Fujitsu Jazz Festival
The Magic of Toots
A Celebration of Toots Thielemans
Featuring Toots Thielemans on Harmonica
(Toots Thielemans Website)
Herbie Hancock on Piano, Ivan Lims on Keyboard and Vocals, Paquito D'Rivera on Clarinet, Eliane Elias on Vocals and Piano, Joe Lovano on Saxophone, Oscar Castro-Neves on Guitar, Ludovic Beier on Accordion
Kenny Werner, Musical Director, on Piano,
Scott Colley on Bass, Ari Hoenig on Drums
At Carnegie Hall
Produced by Pat Philips and Ettore Stratta
Dr. Roberta E. Zlokower
March 16, 2006
(See Stratta-Philips Tribute to Paquito D'Rivera)
(See Stratta-Philips Django Reinhardt Festivals)
Pat Philips and Ettore Stratta once again produced a full and eclectic program in tribute to one virtuoso artist, with the varying ensembles of numerous other artists, one of whom, in this case Paquito D'Rivera, was awarded his own tribute last year. The charismatic pianist, Herbie Hancock, generously and warmly introduced Toots Thielemans, the Belgian-born harmonica player, who has performed with Charlie Parker, Benny Goodman, Ella Fitzgerald, and Paul Simon. Herbie Hancock played a melancholy piece for Toots in his honor, before Toots and Herbie performed an abstract, romantic work together, composed by Paul Simon.
With the shift to Herbie Hancock's The Dolphin Dance, with bass and drums enthusiastically played by Scott Colley and Ari Hoenig, the audience seriously warmed up. Michel Legrand's I Will Wait for You followed, and now Ludovic Beier was onstage, a familiar musician to this magazine and a standard performer in the Stratta-Philips' Django Reinhardt series. Tonight, Ludovic was rousingly applauded in his Carnegie Hall debut, as his unique accordion could break one note into ten. Paquito D'Rivera, good friend of Toots, brought his clarinet for Brussels in the Rain, switching themes with Toots, who played endlessly and tirelessly tonight, making his harmonica sound like a tiny orchestra. Paquito's duet with Toots was filled with humor and harmony.
Kenny Werner and Herbie Hancock took turns at the piano all evening. In fact, they also switched seats with Eliane Elias, a Brazilian vocalist-pianist, with Kenny Werner taking one electric keyboard and Ivan Lims, another Brazilian vocalist-pianist taking a second keyboard. This was one classy Brazilian-Fusion Jam. A special moment occurred with Joe Lovano coming onstage with Toots, accompanied by the piano trio. Joe Lovano is an imposing presence, and his saxophone soared and sang. Toots' composition, For My Lady, written for his wife, who beamed in the audience, was a ballad that built in magical momentum. There Will Never Be Another You brought Herbie Hancock back on enchanting piano trills, along with an increased ensemble accompanying Toots.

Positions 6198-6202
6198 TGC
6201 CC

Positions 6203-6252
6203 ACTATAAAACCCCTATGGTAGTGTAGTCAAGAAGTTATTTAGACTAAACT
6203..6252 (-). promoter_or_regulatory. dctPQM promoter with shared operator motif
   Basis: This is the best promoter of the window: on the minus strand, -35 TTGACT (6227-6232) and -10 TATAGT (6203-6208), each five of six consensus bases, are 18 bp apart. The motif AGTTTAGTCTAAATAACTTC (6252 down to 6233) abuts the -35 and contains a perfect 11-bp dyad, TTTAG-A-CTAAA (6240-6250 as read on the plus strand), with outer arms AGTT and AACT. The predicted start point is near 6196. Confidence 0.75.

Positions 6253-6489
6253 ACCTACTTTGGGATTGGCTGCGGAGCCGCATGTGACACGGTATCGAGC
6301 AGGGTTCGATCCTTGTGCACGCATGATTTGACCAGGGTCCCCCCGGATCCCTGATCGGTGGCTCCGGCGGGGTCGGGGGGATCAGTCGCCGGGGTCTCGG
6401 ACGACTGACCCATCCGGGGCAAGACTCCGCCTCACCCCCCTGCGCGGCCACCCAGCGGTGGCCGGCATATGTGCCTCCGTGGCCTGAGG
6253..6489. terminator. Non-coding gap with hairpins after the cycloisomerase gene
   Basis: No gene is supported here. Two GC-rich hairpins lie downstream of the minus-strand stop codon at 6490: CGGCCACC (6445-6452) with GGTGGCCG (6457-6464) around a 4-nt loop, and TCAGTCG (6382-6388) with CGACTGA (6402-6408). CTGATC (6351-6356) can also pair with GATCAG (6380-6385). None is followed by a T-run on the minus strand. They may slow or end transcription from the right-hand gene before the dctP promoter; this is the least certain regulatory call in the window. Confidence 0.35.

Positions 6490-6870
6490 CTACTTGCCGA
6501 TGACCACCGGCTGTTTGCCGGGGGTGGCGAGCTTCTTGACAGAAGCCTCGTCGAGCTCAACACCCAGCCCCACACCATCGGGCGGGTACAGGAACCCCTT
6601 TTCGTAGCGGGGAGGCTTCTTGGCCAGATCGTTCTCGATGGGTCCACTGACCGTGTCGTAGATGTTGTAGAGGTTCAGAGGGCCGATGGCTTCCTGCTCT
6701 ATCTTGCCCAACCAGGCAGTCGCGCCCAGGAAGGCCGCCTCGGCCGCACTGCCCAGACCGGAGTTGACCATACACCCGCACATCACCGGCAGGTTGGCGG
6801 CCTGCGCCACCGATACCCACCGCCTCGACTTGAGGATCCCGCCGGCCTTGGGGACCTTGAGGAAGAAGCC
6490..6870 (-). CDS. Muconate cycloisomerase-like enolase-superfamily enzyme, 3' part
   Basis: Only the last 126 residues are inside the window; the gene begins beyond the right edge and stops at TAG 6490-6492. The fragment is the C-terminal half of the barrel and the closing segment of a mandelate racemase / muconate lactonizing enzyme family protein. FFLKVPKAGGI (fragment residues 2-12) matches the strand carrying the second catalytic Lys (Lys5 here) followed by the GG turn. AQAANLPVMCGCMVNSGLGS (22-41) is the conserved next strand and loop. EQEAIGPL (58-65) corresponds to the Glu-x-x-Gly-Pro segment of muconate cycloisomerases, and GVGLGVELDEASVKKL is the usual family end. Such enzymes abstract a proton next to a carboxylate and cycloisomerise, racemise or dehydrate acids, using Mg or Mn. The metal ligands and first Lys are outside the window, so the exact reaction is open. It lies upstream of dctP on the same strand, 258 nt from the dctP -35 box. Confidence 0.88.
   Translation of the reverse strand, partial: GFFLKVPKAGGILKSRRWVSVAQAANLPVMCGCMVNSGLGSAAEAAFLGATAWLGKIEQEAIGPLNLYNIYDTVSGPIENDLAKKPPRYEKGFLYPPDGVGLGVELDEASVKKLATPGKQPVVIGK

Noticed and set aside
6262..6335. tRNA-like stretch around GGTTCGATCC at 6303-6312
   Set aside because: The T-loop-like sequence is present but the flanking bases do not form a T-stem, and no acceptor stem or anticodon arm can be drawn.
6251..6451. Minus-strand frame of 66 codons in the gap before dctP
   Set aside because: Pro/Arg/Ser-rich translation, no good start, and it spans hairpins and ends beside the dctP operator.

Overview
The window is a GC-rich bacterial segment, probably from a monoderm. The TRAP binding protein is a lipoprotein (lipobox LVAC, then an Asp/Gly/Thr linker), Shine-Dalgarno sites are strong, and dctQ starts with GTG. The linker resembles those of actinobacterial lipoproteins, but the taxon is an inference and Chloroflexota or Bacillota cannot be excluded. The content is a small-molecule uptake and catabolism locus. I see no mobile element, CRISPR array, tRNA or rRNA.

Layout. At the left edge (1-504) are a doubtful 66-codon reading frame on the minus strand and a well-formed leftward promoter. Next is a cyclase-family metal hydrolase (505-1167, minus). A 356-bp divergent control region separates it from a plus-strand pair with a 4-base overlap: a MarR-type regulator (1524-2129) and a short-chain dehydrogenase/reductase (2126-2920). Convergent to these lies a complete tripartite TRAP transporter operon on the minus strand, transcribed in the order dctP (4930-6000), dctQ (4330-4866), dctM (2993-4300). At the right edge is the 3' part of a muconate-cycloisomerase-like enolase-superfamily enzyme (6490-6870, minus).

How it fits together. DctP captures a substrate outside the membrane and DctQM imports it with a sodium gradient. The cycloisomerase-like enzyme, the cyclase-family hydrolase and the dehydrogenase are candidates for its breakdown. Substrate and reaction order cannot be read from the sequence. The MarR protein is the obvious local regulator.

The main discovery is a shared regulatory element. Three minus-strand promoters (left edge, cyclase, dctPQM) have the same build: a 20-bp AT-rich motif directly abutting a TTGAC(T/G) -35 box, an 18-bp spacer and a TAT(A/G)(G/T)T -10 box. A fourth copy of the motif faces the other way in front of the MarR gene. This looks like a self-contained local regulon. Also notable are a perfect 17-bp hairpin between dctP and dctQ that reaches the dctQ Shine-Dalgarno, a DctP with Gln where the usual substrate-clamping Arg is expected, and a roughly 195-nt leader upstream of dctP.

Eliane Elias was the next addition on piano, plus Oscar Castro-Neves, a renowned Brazilian guitarist, plus Toots, with bass and drums. Jobim's music resonated throughout the Hall, as piano, guitar, and harmonica blended beautifully. Jobim's Waters of March was sung in English, and the musicians added campy gestures for audience engagement. Momentos, by Eliane, was ever so soft and mellow. A full Brazilian fusion ensued, with Ludovic returning with Paquito and Joe Lovano. Ivan Lims, who sometimes sounded like a Brazilian Aznavour, sang at his keyboard, with the glamorous Eliane on piano, Oscar Castro-Neves on guitar, Toots on harmonica, Kenny Werner on another keyboard, and bass and drums on the side. This was truly a one-time event, with non-other than Tony Bennett in the audience.
Jacques Brel's Ne Me Quitte Pas, one of my favorites, found Toots in an ethereal duet with Kenny Werner. It was brilliantly conceived to have a pure harmonica performance for the audience at this point in the program, and Kenny Werner showcased Toots as well as his own talent. The fun began again when Herbie Hancock joined Eliane Elias on the same piano bench in a four-hand performance, as Toots pulled out his own guitar! Another surprise. The show ended with Ivan Lims singing again, amidst the entire ensemble of intriguing, international musicians. There were warm goodbyes, on harmonica and in spoken words. Kudos to Stratta-Philips, and kudos to Toots Thielemans.
Tony Bennett in the Audience
Herbie Hancock and Eliane Elias at the Piano
Toots Thielemans on Harmonica, Oscar Castro-Neves, Ludovic Beier, and Paquito D'Rivera on Clarinet
Toots Thielemans and Musicians Take a Bow
Joe Lovano, Saxophonist, and Oscar Castro-Neves
Kenny Werner, Pianist, Toots Thielemans, and Scott Colley, Bassist
Kenny Werner, Ari Hoenig, Drummer, and Ivan Lims, Keyboard Artist and Vocalist, at the Finale
Toots Thielemans Thanks His Fans